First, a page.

Late last year, Portland came under marketing assault by Clear, the marketing name for Clearwire Corporation, which has received investments from a number of big names in the tech industry, including Intel, Sprint, and Google. A number of Clear stores opened up, each seemingly marketed independently of the others though they all use the same logos and copy on their flyers.
“Marketing assault” might be too gentle a term. I found leaflets in my neighborhood donut shop, shoved into newspaper boxes, tucked under doorknobs, stuck under windshield wipers, and handed out by roving teams of Clear representatives. There are a number of bus stop benches, billboards, and signs around town that read “This isn’t a bus stop [or billboard, or parking space]” that go on to explain it’s actually a place you could use Clear’s mobile service.
The thrust of most of the marketing material is the mobile side of Clear’s business, which promises up to 4Mbps connection speeds in three monthly pricing tiers:
- $30 per month for up to 200MB of data, $10 per gigabyte of data over 200MB
- $40 per month for up to 2GB of data, $10 per gigabyte of data over 2GB.
- $50 per month for unlimited data
Signing up for a two-year contract will earn a waiver on the $35 setup fee, and there are combinations of mobile and residential service that allow for reductions in the monthly cost, as well.
The residential offering doesn’t involve data caps, but is instead tiered by speed:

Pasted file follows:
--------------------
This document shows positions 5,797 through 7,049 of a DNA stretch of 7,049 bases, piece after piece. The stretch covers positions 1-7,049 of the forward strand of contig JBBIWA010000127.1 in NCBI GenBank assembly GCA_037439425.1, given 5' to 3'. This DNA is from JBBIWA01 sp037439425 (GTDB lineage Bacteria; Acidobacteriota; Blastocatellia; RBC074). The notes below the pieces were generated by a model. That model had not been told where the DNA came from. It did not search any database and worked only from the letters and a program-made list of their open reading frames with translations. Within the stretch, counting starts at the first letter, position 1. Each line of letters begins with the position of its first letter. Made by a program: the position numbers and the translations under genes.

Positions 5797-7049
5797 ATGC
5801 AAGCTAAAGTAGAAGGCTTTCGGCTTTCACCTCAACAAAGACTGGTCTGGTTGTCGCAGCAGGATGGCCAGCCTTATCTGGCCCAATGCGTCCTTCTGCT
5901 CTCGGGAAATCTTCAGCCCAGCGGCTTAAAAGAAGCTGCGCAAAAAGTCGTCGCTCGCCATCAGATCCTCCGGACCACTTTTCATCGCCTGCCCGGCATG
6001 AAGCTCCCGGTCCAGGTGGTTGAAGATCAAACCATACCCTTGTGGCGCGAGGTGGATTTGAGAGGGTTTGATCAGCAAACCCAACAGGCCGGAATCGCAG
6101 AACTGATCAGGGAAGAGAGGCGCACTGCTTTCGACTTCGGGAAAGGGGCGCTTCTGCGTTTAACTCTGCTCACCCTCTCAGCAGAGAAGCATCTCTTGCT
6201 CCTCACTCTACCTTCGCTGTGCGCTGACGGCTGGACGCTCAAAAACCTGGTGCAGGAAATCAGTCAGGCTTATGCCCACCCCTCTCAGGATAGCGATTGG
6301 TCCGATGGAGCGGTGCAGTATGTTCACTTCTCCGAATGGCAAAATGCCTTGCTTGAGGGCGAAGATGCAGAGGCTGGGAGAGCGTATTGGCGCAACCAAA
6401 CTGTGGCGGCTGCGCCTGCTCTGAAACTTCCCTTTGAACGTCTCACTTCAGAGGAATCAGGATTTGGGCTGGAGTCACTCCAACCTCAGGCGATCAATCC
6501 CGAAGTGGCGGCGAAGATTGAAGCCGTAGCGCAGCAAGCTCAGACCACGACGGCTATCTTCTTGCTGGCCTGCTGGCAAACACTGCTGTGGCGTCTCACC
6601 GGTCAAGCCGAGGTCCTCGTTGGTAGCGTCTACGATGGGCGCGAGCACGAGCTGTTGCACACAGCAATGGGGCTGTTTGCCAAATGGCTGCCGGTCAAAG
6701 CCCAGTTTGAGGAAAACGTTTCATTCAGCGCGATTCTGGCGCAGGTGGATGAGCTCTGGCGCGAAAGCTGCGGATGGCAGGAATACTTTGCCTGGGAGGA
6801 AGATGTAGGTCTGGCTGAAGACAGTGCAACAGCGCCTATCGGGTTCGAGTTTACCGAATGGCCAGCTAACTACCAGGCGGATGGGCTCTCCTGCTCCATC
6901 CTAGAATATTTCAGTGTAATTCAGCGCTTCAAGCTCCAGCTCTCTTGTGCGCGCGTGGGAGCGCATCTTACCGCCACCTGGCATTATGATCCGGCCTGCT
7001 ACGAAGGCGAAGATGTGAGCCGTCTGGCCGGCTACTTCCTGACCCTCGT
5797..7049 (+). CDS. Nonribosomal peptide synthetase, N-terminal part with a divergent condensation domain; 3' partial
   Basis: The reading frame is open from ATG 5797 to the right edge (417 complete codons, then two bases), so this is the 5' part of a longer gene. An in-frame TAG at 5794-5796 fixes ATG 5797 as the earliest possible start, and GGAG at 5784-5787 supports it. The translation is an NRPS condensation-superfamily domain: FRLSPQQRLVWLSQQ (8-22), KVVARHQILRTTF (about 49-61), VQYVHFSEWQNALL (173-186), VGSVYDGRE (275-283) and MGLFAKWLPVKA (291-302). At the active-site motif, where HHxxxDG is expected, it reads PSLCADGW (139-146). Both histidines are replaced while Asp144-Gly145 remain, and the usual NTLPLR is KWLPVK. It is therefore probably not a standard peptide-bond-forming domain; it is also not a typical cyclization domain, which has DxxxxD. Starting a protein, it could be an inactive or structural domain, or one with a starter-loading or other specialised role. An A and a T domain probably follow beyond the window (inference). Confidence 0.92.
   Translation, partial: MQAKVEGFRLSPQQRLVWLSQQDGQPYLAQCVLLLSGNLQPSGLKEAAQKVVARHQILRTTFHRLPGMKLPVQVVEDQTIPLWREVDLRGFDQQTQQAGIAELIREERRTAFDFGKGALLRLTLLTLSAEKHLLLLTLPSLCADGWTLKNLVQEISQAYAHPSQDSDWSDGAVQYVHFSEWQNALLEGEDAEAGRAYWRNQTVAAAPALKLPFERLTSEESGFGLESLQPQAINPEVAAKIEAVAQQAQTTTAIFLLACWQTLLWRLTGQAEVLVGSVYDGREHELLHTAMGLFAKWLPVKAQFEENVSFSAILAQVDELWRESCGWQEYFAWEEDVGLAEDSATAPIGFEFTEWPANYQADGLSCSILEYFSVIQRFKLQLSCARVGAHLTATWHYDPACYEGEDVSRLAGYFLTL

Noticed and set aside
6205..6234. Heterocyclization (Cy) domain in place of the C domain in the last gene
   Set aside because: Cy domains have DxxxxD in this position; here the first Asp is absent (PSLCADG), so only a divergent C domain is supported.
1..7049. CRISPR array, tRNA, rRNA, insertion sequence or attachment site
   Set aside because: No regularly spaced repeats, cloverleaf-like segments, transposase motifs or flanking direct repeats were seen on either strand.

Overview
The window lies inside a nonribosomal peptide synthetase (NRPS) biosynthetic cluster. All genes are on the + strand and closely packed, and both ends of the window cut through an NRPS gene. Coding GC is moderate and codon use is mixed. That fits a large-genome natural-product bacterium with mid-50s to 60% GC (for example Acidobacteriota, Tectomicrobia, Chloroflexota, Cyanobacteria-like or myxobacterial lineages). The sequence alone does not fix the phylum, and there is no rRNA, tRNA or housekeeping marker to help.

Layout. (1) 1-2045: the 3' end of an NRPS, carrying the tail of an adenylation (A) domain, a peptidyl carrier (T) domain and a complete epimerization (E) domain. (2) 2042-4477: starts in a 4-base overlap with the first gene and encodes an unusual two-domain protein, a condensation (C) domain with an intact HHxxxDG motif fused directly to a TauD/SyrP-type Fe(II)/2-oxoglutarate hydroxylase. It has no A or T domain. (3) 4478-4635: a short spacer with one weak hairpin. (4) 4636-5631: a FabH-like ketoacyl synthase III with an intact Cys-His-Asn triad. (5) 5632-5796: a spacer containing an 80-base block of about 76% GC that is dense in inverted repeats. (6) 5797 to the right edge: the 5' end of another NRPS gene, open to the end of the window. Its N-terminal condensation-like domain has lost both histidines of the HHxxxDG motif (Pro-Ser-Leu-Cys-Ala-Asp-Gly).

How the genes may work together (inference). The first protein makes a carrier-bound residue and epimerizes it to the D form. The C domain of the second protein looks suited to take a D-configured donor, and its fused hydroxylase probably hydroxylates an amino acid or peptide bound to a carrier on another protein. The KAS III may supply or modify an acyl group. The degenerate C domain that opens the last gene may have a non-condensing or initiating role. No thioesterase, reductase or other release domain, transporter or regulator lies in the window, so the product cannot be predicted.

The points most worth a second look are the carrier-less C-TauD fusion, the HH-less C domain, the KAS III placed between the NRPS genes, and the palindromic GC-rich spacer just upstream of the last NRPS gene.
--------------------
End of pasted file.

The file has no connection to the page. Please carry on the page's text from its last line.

- $20 per month for 786Kbps download/128Kbps upload speed
- $30 per month for 3Mbps download/384Kbps upload speed
- $40 per month for 6Mbps download/512Kbps upload speed
There’s also a $4.99 monthly equipment fee if you don’t opt to buy the Clear modem. For customers who take a two-year contract, Clear waives the $35 setup fee.
For another $25 per month, Clear offers a voice service with a number of free options, including voice mail, caller ID, selective call forwarding, selective call blocking, e-mail access to voice mail and a Web management tool for all the features. Like any other carrier, Clear offers number portability, too. Telephony is a natural add-on for Clear, since the WiMAX specification includes provisions for voice QoS.
Clear is just new enough, and the existing reviews of the service are just vague enough, that I wasn’t interested in signing up for a two-year contract. Instead, I opted to pay the $35 setup fee in case Clear failed to deliver on the promised 6Mbps connection, so I could order cable and get a bit more speed for more money (and the pain of Comcast customer “support”).